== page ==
The Fabelmans @ Lots of Seattle Movie Theaters

A shoo-in for a Best Picture Oscar 🏆

Published November 18, 2022

The Fabelman family sit in a crowded, darkened movie theater. Their son gawks at something onscreen.
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Steven Spielberg, probably the most well-known American director, is getting up there in years. Now 75 years old, his recent career moves seem to point to an endgame. (Not everybody can be Clint Eastwood, who directed and starred in 2021’s Cry Macho at 91!) The pandemic-delayed West Side Story was his first full-length musical after proving himself more than capable of great song-and-dance sequences in Indiana Jones and the Temple of Doom and 1941, and it showed a man fulfilling a lifetime dream. (Case in point: He says he’ll never direct another musical.)

This hypothesis holds weight with the release of The Fabelmans, especially since of the films he’s directed, this is only the third one he wrote himself (after Close Encounters of the Third Kind and A.I. Artificial Intelligence). Tracing the life of Sammy Fabelman from ages seven to 18 (the role is split between Mateo Zoryon Francis-DeFord and Gabriel LaBelle), it’s a semi-autobiographical tale about Spielberg’s childhood in Arizona trying to balance family responsibilities and falling in love with cinema. Paul Dano and Michelle Williams show up as Sammy’s parents, and costars include Seth Rogen in full mensch mode and a small role for David Lynch(!) as a famed filmmaker. The Fabelmans was a huge hit at this year’s Toronto International Film Festival, where it won the People’s Choice Award; this not only makes it a shoo-in for a Best Picture Oscar nomination but probably puts it in the lead spot. (The Academy loves movies about movies.)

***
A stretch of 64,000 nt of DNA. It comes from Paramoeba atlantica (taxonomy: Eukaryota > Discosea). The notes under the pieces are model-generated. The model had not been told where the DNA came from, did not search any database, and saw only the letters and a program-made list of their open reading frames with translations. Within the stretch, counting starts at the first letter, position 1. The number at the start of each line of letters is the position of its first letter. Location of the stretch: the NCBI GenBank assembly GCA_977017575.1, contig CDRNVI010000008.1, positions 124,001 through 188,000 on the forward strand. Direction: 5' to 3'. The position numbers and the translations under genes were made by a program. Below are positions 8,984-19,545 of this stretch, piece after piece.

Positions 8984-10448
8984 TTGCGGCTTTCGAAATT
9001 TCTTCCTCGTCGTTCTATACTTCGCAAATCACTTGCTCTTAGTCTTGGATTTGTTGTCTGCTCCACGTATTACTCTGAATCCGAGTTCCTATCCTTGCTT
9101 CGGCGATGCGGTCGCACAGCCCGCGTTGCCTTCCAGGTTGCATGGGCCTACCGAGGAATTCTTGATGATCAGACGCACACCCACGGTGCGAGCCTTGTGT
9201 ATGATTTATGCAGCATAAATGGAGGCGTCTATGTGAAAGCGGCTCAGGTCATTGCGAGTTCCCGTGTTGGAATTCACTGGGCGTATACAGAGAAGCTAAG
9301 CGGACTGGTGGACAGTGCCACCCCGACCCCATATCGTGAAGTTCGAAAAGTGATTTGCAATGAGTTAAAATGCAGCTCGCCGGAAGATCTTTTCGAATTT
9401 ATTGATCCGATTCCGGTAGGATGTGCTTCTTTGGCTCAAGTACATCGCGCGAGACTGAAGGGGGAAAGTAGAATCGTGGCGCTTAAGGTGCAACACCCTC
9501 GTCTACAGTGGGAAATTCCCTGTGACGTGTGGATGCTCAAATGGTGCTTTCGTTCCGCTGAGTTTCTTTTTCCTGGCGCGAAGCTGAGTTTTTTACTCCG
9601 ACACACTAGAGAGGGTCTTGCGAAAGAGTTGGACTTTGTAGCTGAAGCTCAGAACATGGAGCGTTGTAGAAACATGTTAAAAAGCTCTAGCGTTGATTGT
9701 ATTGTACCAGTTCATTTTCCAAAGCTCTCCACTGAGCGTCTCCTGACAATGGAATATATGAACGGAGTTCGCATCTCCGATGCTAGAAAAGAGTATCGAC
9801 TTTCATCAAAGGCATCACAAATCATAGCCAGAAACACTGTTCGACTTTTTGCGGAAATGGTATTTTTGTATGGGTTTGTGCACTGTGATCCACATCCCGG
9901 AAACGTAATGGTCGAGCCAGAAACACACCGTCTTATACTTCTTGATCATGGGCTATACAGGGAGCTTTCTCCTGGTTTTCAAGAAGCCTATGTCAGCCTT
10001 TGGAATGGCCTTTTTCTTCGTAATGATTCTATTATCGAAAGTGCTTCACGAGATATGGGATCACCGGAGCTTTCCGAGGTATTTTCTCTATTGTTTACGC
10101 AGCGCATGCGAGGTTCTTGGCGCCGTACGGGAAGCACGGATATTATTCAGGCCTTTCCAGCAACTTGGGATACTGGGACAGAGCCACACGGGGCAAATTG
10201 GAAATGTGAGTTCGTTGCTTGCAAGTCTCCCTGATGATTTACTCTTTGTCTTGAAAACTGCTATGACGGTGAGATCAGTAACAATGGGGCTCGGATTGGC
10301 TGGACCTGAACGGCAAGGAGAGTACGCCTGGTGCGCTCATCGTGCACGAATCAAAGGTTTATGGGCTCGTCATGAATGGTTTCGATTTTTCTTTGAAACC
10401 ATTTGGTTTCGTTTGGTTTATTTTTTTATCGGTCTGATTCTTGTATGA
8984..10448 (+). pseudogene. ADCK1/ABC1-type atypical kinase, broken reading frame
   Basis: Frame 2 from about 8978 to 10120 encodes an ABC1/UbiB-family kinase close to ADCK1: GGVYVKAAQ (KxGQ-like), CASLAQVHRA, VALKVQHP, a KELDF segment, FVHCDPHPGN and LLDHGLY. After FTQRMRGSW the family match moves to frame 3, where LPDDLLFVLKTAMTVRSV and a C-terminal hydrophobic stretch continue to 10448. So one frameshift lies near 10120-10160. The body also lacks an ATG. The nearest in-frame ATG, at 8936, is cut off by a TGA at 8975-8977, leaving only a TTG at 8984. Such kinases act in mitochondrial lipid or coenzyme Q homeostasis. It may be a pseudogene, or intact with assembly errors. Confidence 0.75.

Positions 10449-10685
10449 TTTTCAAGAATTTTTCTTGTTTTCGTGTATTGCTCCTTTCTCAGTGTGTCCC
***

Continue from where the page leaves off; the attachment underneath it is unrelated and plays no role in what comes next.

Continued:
Even if it’s not his final outing, it continues Spielberg’s fruitful collaboration with Pulitzer Prize-winning playwright Tony Kushner. Together, they’ve made some of my favorite of his late-career movies, which would include Munich, the strangely thrilling legal thriller that is Lincoln, and the aforementioned West Side Story (a small miracle of adaptation, one that frequently challenged and reshaped the 65-year-old play). Let’s get Kushner that EGOT, why not, and hope Spielberg is still having an incredible time with over 50 years in the business.

📸: The Fabelmans

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Marcus Gorman is a Seattle-based playwright and film programmer. He once raised money for a synagogue by marathoning 15 Adam Sandler movies in one weekend. You can find him on Instagram and Twitter @marcus_gorman.

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